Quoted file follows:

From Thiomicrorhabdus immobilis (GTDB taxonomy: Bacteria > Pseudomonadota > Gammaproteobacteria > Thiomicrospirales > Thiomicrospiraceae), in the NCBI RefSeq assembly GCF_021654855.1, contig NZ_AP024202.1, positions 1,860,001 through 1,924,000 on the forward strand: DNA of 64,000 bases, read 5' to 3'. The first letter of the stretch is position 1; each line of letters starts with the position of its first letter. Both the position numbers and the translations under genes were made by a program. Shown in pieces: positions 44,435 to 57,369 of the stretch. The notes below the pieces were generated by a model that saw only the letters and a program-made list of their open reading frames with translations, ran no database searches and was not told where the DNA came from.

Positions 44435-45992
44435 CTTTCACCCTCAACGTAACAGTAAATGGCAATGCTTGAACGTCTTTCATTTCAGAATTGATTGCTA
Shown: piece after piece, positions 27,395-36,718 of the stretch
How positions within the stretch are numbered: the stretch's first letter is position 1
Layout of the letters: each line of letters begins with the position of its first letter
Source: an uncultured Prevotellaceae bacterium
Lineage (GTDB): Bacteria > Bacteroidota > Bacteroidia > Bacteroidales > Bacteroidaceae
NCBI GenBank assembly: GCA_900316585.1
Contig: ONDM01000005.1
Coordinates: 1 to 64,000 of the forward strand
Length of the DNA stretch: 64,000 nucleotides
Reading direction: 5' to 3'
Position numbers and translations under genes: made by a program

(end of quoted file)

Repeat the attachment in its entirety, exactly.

From Thiomicrorhabdus immobilis (GTDB taxonomy: Bacteria > Pseudomonadota > Gammaproteobacteria > Thiomicrospirales > Thiomicrospiraceae), in the NCBI RefSeq assembly GCF_021654855.1, contig NZ_AP024202.1, positions 1,860,001 through 1,924,000 on the forward strand: DNA of 64,000 bases, read 5' to 3'. The first letter of the stretch is position 1; each line of letters starts with the position of its first letter. Both the position numbers and the translations under genes were made by a program. Shown in pieces: positions 44,435 to 57,369 of the stretch. The notes below the pieces were generated by a model that saw only the letters and a program-made list of their open reading frames with translations, ran no database searches and was not told where the DNA came from.

Positions 44435-45992
44435 CTTTCACCCTCAACGTAACAGTAAATGGCAATGCTTGAACGTCTTTCATTTCAGAATTGATTGCTA
Shown: piece after piece, positions 27,395-36,718 of the stretch
How positions within the stretch are numbered: the stretch's first letter is position 1
Layout of the letters: each line of letters begins with the position of its first letter
Source: an uncultured Prevotellaceae bacterium
Lineage (GTDB): Bacteria > Bacteroidota > Bacteroidia > Bacteroidales > Bacteroidaceae
NCBI GenBank assembly: GCA_900316585.1
Contig: ONDM01000005.1
Coordinates: 1 to 64,000 of the forward strand
Length of the DNA stretch: 64,000 nucleotides
Reading direction: 5' to 3'
Position numbers and translations under genes: made by a program